These cities have little or no commercial basis, at least not initially; they are typically created and supported by governments, to project government power and authority.
Garrison cities are bases for military units; some might be in the heartland, where they can be easily supplied, but others might be placed on the frontier for defensive or offensive purposes. Often they are walled, or might be actual castles or fortresses. Such garrisons must be provisioned at great expense if they are outside the normal trade routes; sometimes they even grow their own food. A garrison would feature the soldiers themselves, plus their families and whatever camp followers or support specialists would be necessary, such as smiths or doctors. Depending on the garrison, other civilians might live there as well to sell services to the soldiers, hoping to drain the cash of a captive populace of bored young men (or women?) with little else to do.
(Some garrison towns might play host not to state military units, but to strong mercenary units.)
Administrative cities might overlap with garrisons, but are generally placed in the heartland. Their main function is to collect taxes, or otherwise enforce the laws. They act as nerve centers for the bureaucracy, often including the state security services if these are different from the military. While garrisons are placed where military necessity dictates, administrative cities are placed where the people are, the better to control them. People living in an administrative city are usually state functionaries, or those selling services to them. (Think of Washington DC, for example.)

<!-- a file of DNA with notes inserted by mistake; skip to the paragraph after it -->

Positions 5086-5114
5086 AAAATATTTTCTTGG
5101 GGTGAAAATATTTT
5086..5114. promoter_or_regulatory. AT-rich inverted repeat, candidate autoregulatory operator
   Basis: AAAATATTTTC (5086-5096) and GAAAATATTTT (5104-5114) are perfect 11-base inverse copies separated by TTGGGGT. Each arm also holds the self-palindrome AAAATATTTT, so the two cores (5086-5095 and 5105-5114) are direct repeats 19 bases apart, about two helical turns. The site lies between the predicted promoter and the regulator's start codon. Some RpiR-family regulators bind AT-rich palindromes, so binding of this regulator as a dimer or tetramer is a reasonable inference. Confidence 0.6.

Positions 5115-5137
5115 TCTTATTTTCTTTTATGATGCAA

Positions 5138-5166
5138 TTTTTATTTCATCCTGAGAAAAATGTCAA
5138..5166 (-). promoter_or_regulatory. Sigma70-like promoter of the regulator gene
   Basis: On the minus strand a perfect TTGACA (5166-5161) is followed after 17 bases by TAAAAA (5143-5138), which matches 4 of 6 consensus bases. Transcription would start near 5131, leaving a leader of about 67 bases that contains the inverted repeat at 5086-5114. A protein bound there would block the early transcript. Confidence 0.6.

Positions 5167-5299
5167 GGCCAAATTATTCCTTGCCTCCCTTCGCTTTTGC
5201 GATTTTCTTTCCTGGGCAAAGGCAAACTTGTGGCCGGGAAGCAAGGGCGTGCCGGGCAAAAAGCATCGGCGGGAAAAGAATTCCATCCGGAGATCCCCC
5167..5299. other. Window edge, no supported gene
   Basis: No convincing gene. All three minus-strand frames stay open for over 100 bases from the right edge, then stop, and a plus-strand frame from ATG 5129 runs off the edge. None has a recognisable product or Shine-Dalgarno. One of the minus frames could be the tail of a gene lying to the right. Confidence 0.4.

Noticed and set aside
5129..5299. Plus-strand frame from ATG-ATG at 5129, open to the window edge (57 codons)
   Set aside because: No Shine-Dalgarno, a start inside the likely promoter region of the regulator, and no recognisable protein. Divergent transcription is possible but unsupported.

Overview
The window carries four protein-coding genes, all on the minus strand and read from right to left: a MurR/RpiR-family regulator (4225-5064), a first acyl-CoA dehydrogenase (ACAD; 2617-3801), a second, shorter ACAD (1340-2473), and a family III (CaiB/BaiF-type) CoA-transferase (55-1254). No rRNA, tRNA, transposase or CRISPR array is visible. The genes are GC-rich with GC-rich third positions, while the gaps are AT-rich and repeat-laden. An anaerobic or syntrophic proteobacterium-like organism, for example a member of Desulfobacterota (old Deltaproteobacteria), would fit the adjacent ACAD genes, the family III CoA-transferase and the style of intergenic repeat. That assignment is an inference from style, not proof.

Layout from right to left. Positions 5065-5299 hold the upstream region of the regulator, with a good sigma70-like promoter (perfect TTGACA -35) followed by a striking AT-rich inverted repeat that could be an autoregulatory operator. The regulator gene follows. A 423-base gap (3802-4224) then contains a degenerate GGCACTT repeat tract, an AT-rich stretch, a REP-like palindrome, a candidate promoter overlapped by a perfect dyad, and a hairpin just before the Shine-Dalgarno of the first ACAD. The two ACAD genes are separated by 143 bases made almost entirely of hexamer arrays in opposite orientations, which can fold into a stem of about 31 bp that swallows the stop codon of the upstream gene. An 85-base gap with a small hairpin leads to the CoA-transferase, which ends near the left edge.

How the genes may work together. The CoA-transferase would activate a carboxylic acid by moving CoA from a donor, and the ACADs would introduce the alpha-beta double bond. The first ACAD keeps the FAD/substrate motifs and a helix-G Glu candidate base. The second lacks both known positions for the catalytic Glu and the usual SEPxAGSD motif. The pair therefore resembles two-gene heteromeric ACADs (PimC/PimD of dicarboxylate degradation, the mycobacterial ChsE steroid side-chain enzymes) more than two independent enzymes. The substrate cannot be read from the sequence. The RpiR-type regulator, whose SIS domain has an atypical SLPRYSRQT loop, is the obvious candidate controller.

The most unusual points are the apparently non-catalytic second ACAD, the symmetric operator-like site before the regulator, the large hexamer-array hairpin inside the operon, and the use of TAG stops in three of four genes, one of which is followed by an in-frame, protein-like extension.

Such cities produce few or no economic goods and rely on tax revenue, and when the state stops supporting them they wither away (unless they have developed a commercial or productive basis in the meanwhile). The exception is when a garrison city, or an administrative city hosting a police force, simply takes food from surrounding regions at swordpoint to support itself once the tax money dries up.
Cities and Power
As we noted above, cities can play multiple roles at once, and many do once they have existed long enough. But the initial location of a city is determined by its starting role; and once it takes root, it influences economic, political, and strategic changes around it. Cities are critical tools for the development of economic and political power, so where you put your cities will condition the conflicts that break out in your stories.
(This post is part of Politics for Worldbuilders, an occasional series. Many of the previous posts in this series eventually became grist for my handbook for authors and game designers, Beyond Kings and Princesses: Governments for Worldbuilders. The topic of this post belongs in the planned second book in this series, working title Tyranny for Worldbuilders. No idea when it will be finished, but it should be fun!)